Why Not Capitalism?
Following the financial crisis of 2008, taxpayers demanded explanations, feds implemented programs, and auditors tightened surveillance to reduce the likelihood of a repeat travesty. Meanwhile, overlooked philosophers investigated the collapse through the depths of human nature and structure of economic societies.
In his new book titled Why Not Capitalism?, Jason Brennan, assistant professor of strategy, ethics, economics, and public policy at Georgetown University’s McDonough School of Business, responds to claims that the financial crisis showed a fundamental moral dilemma in capitalism. Published in May 2014, the book challenges Marxist philosopher Gerald “Jerry” Cohen, author of the book Why Not Socialism? (2009).
In Why Not Socialism?, Cohen argues that capitalism is a compromise with selfish human nature. Rooted in theories of economics and morality, Cohen claims that capitalism is the favored economic structure while socialism wins the moral high ground. To date, many hold the widely accepted view that socialism would be the desirable society, and would properly function, if humans were not inherently corrupt.
In Why Not Capitalism?, Brennan challenges Cohen by arguing that capitalism would remain the best system even if humans were morally flawless.
“Everybody concedes the moral high ground,” said Brennan. “Why Not Capitalism? analyzes markets in the languages of morality and economics, using socialist values to support capitalism as a morally superior system.”
Throughout the book, Brennan addresses flaws in Cohen’s arguments including what he perceives as an unfair comparison of fictional socialism to realistic capitalism and an inaccurate claim of market-oriented societies corrupting humans. Drawing lessons from the Utopian society depicted in the children’s CGI-animated cartoon, The Mickey Mouse Clubhouse, Brennan illustrates how ideal capitalism ranks superior to ideal socialism and how market-oriented societies cultivate citizens who are trustworthy, tolerant, and giving. Brennan claims that even in an ideal world, private property and free markets would be the best way to promote mutual cooperation, social justice, and harmonious prosperity.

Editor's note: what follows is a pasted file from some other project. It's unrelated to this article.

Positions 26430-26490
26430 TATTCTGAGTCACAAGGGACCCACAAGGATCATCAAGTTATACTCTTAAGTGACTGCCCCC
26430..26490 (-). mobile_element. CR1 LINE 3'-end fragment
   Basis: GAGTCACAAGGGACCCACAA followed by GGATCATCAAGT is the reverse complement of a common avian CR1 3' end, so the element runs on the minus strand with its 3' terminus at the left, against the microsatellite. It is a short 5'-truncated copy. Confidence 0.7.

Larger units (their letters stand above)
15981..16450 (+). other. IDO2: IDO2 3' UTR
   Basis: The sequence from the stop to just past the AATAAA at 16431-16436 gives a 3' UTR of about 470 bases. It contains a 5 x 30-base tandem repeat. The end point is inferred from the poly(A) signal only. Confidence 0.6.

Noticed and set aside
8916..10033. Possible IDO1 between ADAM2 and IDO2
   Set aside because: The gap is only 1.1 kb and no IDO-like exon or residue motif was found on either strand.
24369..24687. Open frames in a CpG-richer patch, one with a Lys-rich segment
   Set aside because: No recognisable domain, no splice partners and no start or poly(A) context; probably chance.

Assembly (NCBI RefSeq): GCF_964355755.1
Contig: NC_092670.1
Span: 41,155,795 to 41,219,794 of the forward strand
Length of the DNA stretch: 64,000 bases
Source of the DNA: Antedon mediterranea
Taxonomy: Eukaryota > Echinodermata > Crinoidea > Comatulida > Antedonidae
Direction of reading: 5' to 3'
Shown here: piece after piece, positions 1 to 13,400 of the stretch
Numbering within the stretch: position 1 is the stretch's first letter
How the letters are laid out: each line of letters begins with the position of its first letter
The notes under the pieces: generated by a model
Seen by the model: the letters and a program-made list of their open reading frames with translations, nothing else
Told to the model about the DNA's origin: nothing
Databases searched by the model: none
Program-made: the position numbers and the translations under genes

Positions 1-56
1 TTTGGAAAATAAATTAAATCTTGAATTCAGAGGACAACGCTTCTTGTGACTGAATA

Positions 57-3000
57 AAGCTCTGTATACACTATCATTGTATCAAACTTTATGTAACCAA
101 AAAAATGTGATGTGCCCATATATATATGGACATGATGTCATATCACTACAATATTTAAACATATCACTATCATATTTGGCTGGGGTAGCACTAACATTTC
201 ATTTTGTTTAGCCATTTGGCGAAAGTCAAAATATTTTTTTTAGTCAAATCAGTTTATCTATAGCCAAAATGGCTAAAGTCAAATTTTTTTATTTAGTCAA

Brennan argues that individuals are inherently project pursuers – feeling accomplished, secure, and fulfilled through their personal and direct ownership of private property. In order to feel complete, Brennan points out that humans need to have access to resources, possess material goods, and feel self-sustainable in a society. Brennan discusses how capitalism grants individuals the opportunity to possess private property and therefore create an environment that promotes harmony and prosperity.
In addition to private property, Brennan addresses the difficulty in encouraging cooperation on a large scale without markets, as prices of goods encourage individuals to work together. Brennan points out that even in a capitalist Utopia, members of the society would have the opportunity to form a commune if they desired. However, in a strictly socialist Utopian society, everyone would be required to adhere to a certain way of living.
“The arguments in Why Not Capitalism? will encourage readers of all political persuasions to re-evaluate where they stand vis-à-vis economic priorities and systems as they exist now, and as they might be improved in the future,” said Brennan.